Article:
Separate but Not Equal
THe FirST SUCCeSSFUL BaTTLeS to desegregate the schools began in the colleges of the South. From Reconstruction to the 1950s, Southern black students who wanted to attend college went to all-black schools or to schools in the North. Southern states sent the few black graduate students to Northern universities. For Lloyd Lionel Gaines, that wouldn't do. He planned to become a lawyer and practice law in his home state of Missouri. The University of Missouri's law school would be the best place to study the state's legal system. He applied to the school in 1935 and was rejected. The state offered to send him to a law school in Kansas, Nebraska, Iowa, or Illinois. Missouri had no law school for blacks.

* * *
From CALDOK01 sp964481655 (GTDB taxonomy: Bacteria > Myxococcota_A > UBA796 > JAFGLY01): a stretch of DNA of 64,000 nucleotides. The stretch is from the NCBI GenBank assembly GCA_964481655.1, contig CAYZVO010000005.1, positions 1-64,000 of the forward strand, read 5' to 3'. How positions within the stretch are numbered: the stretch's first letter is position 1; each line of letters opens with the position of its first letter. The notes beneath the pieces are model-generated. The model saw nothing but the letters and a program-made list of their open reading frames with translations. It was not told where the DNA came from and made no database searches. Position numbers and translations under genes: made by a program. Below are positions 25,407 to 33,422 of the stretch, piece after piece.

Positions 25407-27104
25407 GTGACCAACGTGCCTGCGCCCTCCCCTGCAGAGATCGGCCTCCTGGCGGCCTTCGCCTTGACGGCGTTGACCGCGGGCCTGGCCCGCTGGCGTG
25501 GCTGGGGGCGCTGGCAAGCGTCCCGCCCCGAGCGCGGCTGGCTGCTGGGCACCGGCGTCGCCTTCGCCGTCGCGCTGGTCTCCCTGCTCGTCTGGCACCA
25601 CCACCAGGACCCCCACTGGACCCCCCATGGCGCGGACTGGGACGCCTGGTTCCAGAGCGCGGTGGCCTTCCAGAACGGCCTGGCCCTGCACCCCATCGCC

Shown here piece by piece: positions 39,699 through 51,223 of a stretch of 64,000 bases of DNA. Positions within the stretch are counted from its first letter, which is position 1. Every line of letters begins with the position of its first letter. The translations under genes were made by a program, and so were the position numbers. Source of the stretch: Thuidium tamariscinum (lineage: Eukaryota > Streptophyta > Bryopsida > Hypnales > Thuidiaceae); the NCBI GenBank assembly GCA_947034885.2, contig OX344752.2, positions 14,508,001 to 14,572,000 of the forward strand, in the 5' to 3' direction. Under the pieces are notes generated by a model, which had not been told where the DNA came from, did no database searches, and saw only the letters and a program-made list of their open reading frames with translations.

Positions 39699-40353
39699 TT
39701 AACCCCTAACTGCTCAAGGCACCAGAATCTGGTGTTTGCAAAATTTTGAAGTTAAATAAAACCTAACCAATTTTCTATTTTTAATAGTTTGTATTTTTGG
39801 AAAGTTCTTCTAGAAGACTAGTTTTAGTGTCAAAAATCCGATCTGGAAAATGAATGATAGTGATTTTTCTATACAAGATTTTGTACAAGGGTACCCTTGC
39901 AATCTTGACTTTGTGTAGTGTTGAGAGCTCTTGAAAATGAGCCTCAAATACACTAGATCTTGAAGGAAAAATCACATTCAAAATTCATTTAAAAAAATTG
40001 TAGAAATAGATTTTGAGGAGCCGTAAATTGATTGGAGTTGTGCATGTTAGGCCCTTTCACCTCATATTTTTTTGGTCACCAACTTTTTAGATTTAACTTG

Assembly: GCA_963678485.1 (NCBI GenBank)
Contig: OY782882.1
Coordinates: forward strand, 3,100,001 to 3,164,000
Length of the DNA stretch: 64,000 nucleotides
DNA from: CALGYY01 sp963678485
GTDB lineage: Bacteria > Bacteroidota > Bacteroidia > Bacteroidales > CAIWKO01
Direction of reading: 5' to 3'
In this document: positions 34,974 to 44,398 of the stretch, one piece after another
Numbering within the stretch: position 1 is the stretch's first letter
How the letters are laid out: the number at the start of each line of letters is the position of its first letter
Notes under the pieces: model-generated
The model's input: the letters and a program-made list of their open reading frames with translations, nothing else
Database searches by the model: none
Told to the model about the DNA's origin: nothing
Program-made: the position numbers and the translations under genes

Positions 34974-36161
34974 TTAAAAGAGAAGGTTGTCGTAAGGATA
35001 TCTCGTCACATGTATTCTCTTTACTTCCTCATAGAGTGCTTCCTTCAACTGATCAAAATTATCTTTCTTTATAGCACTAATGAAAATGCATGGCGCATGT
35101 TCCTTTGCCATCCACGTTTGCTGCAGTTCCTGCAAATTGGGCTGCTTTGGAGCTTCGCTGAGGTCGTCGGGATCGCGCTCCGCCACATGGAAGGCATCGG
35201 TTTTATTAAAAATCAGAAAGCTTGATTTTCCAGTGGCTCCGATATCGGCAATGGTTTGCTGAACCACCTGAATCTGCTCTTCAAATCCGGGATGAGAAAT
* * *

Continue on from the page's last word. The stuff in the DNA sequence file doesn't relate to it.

Gaines's suit against the university's registrar, S. W. Canada, made its way to the Supreme Court. Membership on the Court had shifted since the Plessy case, and black civil rights supporters hoped a ruling would favor their cause. In 1938, the Court ruled in Gaines's favor. The ruling upheld the [separate but equal] doctrine set forth in Plessy. But it said that Gaines was entitled to equal treatment under the law, as guaranteed by the Fourteenth Amendment. If the state provided a black law school equal to that available to white students, the Court would allow segregation. Otherwise, the all-white law school would have to admit black students.